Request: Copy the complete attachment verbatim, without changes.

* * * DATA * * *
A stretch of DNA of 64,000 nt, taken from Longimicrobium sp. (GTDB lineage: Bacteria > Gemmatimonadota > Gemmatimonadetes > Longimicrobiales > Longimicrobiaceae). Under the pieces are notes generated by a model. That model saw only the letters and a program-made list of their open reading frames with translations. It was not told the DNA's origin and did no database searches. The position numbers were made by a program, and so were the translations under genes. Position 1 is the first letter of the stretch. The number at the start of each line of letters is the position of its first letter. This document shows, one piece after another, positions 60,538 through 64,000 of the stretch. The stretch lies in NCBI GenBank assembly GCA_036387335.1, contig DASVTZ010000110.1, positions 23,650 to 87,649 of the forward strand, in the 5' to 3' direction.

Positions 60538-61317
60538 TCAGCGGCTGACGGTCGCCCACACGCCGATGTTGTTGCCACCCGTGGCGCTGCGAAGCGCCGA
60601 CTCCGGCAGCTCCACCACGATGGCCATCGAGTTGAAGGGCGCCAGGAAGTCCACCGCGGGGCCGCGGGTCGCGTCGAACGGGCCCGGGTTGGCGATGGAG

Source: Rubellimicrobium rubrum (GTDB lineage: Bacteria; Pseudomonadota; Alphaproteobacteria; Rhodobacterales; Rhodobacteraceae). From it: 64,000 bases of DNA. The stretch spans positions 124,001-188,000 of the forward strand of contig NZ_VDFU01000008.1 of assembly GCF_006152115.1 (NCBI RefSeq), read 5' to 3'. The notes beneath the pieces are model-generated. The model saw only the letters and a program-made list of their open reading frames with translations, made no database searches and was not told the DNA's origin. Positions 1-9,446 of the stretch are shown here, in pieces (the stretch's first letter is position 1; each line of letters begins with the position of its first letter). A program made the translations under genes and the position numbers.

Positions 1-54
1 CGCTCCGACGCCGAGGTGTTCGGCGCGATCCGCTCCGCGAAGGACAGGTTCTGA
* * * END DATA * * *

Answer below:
A stretch of DNA of 64,000 nt, taken from Longimicrobium sp. (GTDB lineage: Bacteria > Gemmatimonadota > Gemmatimonadetes > Longimicrobiales > Longimicrobiaceae). Under the pieces are notes generated by a model. That model saw only the letters and a program-made list of their open reading frames with translations. It was not told the DNA's origin and did no database searches. The position numbers were made by a program, and so were the translations under genes. Position 1 is the first letter of the stretch. The number at the start of each line of letters is the position of its first letter. This document shows, one piece after another, positions 60,538 through 64,000 of the stretch. The stretch lies in NCBI GenBank assembly GCA_036387335.1, contig DASVTZ010000110.1, positions 23,650 to 87,649 of the forward strand, in the 5' to 3' direction.

Positions 60538-61317
60538 TCAGCGGCTGACGGTCGCCCACACGCCGATGTTGTTGCCACCCGTGGCGCTGCGAAGCGCCGA
60601 CTCCGGCAGCTCCACCACGATGGCCATCGAGTTGAAGGGCGCCAGGAAGTCCACCGCGGGGCCGCGGGTCGCGTCGAACGGGCCCGGGTTGGCGATGGAG

Source: Rubellimicrobium rubrum (GTDB lineage: Bacteria; Pseudomonadota; Alphaproteobacteria; Rhodobacterales; Rhodobacteraceae). From it: 64,000 bases of DNA. The stretch spans positions 124,001-188,000 of the forward strand of contig NZ_VDFU01000008.1 of assembly GCF_006152115.1 (NCBI RefSeq), read 5' to 3'. The notes beneath the pieces are model-generated. The model saw only the letters and a program-made list of their open reading frames with translations, made no database searches and was not told the DNA's origin. Positions 1-9,446 of the stretch are shown here, in pieces (the stretch's first letter is position 1; each line of letters begins with the position of its first letter). A program made the translations under genes and the position numbers.

Positions 1-54
1 CGCTCCGACGCCGAGGTGTTCGGCGCGATCCGCTCCGCGAAGGACAGGTTCTGA